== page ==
Community

Angels spread their wings

Kim Snow and paramedic Vince Ford during the fill the ambulance campaign at the Murrayville IGA at Christmas. Donations this year were the most they have had.  - Submitted
Kim Snow and paramedic Vince Ford during the fill the ambulance campaign at the Murrayville IGA at Christmas. Donations this year were the most they have had.
— image credit: Submitted

With a huge smile on her face, Kim Snow spreads a bunch of business cards on a table.

“These are all people who want to help or have helped Kimz Angels in the past few months,” said the founder of the grassroots charity Kimz Angels.

Sitting with two of her original angels who have been by her side for nearly a decade now, Steve Stew and paramedic Vince Ford, Snow is feeling good these days about the caring community she lives in.

“For our fill the ambulance campaign this Christmas, we have never had more donations,” said Snow.

While  driving around in the “Kimz Angels” truck, delivering food, furniture and other donations to various people and organizations in need, Snow is getting well known for her good work.

“It used to be that I would get 18 emails a month asking for help or wanting to help. Now I get 120 a month,” she said.

One company is offering to pay the truck’s gas. Tim Horton’s donated $700 worth of coffee, other food companies regularly call her for pick ups of everything from meat and vegetables to pudding and popcorn.

At the fill the ambulance campaign at IGA, one man came and said he used to be on the receiving end of help but now he was in a position to make a difference, said Snow.

“Next thing we knew he bought $750 worth of groceries. We also had three truck loads of donations on top of a packed ambulance and $2,486 in financial donations.”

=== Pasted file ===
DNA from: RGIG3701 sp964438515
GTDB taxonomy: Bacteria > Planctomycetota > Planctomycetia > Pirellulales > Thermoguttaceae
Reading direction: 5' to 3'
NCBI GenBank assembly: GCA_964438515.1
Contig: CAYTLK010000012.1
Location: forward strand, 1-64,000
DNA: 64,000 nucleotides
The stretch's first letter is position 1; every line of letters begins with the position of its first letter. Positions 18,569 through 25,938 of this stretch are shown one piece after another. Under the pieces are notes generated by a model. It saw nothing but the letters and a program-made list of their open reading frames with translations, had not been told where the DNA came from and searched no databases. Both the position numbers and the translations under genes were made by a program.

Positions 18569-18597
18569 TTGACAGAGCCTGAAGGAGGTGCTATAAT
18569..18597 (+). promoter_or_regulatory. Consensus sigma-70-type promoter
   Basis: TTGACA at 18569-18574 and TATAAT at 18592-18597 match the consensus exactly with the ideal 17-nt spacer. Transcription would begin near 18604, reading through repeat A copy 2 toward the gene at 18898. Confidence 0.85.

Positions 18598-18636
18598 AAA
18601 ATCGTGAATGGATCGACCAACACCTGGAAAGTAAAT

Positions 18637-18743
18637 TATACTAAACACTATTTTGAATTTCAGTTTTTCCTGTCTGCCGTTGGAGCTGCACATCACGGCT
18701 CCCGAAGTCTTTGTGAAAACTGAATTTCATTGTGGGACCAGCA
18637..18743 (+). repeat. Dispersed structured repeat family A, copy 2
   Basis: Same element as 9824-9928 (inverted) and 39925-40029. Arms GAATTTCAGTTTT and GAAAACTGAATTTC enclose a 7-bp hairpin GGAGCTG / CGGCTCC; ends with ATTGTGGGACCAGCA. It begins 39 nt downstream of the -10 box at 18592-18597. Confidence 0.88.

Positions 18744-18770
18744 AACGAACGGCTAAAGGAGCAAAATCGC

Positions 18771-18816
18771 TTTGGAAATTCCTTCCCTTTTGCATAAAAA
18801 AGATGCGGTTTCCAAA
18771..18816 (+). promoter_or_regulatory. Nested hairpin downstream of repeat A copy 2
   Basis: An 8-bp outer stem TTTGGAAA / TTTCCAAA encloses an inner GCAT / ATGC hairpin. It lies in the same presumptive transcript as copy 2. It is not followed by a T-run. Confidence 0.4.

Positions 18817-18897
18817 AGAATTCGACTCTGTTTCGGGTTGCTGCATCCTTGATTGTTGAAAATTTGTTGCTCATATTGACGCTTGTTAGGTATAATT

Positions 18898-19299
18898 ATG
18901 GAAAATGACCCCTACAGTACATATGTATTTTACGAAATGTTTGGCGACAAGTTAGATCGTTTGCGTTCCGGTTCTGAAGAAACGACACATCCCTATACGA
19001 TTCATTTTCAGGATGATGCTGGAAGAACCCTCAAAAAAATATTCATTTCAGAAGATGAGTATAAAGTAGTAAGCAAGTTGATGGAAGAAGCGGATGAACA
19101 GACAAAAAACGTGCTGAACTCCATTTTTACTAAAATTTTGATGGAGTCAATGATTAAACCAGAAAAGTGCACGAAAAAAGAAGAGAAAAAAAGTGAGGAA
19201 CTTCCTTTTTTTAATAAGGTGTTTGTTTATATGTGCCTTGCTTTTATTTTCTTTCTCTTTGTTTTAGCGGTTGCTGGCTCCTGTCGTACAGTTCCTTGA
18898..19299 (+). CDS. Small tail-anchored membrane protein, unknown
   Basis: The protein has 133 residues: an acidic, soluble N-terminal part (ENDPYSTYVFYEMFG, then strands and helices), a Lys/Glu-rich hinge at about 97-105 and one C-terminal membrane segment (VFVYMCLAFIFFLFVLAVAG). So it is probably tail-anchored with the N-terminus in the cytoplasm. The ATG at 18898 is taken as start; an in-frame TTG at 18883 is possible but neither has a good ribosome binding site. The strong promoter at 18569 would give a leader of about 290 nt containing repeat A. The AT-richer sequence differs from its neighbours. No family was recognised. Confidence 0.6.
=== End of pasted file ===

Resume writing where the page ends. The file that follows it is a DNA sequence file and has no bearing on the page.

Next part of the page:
The Langley Curling Club has chosen Kimz Angels as their charity this year. They brought two trucks of donations.

Snow is on a regular calling list of principals at all the high schools and some inner city elementary schools. They ask for food and clothing for students in need. She has housed a dozen people this year and regularly visits and brings groceries to elderly people and families with children.

“Our care isn’t just for the homeless,” she said. All three have full-time jobs but they see the growing need in Langley and know they can make a difference.

“For example, I was dealing with one woman who was out on the street, pushing a shopping cart three years ago, struggling with addiction,” said Snow. “I housed her last year and set her up with all her furniture, a TV, coach. Now she’s sober, and volunteers at St. Joe’s. Now she is giving back,” she said.

Stew, who is also a board director at Sophie’s Place in Surrey and helped get the truck for Snow, said the amazing thing about Kimz Angels is there is no administration fees.

“What you give goes directly to people in need. There are no middle men or fees to pay out,” said Stew.

While there have been lots of happy endings lately, the need in Langley is much greater than many are willing to see, stresses Snow.

“What I see out there, everyday, makes you cry,” she said.

Also, they are looking to secure a storage container. Often they are offered large items like furniture or non-perishable food in crates but aren't able to always say yes because there is nowhere to store the large items.

If you would like to help or are in need email kimzangels@hotmail.com.

 

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